Friday, August 20, 2010

Fractals folding out new lands

In keeping with my apparent intense dislike of doing anything constructive (like say my work or my masters), here is another fractal image. This one a bit different from the others in that it is mathematically much simpler and its construction is animated. This is called (at least by me) a divided line fractal (not to be confused with a cantor set). It is very similar to the Koch Curve but with an element of randomness that creates intricate and varied shapes that come to resemble islands or coastlines. This similarity between coast lines and fractals was one of the earliest observations by BenoƮt Mandelbrot, resulting in his well known paper "How Long Is the Coast of Britain?". Similar techniques are used for artificial world creation in computer simulations and games.

The fractal itself is simple to construct. Start with an initial state of two vertical lines, one from the top to the bottom and the other from the bottom to the top of the frame. The for each line take the mid point and move it to a random location around where it was, creating two new line segments. Repeat this step until all the line segments are really small.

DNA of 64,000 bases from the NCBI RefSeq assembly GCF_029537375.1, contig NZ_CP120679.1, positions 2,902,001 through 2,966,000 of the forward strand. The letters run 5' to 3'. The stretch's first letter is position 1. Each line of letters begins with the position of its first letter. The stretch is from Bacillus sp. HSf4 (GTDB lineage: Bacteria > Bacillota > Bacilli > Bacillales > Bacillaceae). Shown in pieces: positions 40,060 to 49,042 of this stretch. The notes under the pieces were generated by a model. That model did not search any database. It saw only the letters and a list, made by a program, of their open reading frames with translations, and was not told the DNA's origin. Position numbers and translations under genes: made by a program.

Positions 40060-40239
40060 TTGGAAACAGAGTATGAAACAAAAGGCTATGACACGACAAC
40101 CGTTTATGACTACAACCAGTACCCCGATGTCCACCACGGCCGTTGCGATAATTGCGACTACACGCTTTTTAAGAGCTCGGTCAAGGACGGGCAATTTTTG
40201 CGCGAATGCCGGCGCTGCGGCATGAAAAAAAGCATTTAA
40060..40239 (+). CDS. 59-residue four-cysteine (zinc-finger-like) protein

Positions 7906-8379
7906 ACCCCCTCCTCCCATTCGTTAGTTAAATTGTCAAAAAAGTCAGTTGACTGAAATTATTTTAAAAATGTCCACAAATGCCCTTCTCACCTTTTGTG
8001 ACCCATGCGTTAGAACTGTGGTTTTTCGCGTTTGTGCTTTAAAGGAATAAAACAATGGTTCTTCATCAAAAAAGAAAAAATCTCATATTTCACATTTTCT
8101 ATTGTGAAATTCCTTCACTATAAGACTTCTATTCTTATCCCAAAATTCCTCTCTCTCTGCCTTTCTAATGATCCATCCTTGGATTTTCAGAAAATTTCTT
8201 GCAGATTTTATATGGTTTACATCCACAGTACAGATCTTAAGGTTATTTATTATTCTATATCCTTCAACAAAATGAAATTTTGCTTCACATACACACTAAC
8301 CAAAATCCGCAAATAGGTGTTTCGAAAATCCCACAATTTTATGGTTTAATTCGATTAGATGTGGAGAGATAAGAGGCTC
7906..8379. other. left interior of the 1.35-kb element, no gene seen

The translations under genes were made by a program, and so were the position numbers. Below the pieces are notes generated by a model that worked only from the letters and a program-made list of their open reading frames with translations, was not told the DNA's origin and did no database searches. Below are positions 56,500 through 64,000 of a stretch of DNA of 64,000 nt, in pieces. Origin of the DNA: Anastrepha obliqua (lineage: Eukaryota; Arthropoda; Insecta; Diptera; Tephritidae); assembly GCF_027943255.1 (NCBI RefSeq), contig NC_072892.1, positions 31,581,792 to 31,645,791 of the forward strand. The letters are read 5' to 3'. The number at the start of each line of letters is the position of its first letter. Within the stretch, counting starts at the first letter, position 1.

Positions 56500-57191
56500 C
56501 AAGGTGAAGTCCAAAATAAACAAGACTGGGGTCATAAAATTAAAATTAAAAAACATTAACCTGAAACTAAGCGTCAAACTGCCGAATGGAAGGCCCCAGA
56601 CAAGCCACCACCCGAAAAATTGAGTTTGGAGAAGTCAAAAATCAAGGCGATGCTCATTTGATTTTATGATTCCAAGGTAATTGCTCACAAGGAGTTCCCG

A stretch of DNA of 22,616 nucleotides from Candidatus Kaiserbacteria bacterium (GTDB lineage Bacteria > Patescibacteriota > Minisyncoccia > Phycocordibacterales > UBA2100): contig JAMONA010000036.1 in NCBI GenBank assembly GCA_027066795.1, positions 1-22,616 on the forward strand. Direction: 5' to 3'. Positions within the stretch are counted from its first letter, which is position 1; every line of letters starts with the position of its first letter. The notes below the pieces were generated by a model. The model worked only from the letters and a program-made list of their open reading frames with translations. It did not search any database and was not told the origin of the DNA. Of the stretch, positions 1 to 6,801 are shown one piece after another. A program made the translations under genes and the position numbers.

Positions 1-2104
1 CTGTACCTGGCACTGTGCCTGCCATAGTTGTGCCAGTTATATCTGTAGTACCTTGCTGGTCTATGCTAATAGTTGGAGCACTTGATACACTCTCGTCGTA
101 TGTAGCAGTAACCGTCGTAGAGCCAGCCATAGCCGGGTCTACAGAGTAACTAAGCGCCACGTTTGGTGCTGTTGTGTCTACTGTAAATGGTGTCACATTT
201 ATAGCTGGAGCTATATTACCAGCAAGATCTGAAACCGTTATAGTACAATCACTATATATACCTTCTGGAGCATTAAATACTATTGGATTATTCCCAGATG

In this implementation every time a line segment is broken up the triangle that is created is filled with a translucent yellow. The resulting shape is then filled black. I like to think of the effect as looking like the world is slowly being unfolded, or fanned out from a really simple shape to complete outline

To draw a new shape hit the "Redraw" button. Once again this is done using the HTML5 canvas so you will need a decent browser (Chrome,Safari,Firefox,Opera) to get it to work. It also probably work work through an aggregator like Google reader or buzz since I think they disable scripting, so you will have to visit my original blog page to see it work.

1 comment:

Jason said...

Nice one dude - showed some of the kids and tutors at the Python course we ran this weekend and they were suitably impressed!